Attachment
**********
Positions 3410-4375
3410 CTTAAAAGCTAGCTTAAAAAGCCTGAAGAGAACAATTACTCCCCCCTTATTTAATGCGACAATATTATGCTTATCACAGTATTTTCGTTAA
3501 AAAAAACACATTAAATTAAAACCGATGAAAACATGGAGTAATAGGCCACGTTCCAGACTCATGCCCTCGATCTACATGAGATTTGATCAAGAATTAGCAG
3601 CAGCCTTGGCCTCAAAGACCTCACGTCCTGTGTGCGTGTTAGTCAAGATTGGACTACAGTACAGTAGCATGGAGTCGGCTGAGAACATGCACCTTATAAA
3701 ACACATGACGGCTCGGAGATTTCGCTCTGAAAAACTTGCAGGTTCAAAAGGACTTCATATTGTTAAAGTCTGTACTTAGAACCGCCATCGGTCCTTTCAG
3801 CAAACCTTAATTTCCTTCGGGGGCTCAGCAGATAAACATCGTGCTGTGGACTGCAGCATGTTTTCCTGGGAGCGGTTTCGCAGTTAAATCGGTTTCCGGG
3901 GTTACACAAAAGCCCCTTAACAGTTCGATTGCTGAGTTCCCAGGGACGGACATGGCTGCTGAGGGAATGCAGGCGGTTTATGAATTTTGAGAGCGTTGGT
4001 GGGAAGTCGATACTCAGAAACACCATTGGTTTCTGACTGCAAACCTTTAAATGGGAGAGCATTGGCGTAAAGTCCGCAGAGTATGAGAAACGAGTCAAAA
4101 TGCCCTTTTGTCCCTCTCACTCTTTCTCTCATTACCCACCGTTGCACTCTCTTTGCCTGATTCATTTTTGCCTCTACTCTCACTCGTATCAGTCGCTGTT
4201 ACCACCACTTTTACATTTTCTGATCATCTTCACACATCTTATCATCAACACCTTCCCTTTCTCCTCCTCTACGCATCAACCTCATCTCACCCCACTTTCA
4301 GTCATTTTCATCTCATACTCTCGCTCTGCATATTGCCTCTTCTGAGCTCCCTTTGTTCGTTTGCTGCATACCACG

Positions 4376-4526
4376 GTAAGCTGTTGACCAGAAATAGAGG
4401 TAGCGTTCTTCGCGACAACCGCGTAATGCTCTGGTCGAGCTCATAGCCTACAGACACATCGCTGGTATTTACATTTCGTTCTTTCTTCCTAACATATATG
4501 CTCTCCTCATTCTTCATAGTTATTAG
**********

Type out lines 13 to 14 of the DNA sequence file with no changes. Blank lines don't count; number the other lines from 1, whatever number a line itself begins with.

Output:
4376 GTAAGCTGTTGACCAGAAATAGAGG
4401 TAGCGTTCTTCGCGACAACCGCGTAATGCTCTGGTCGAGCTCATAGCCTACAGACACATCGCTGGTATTTACATTTCGTTCTTTCTTCCTAACATATATG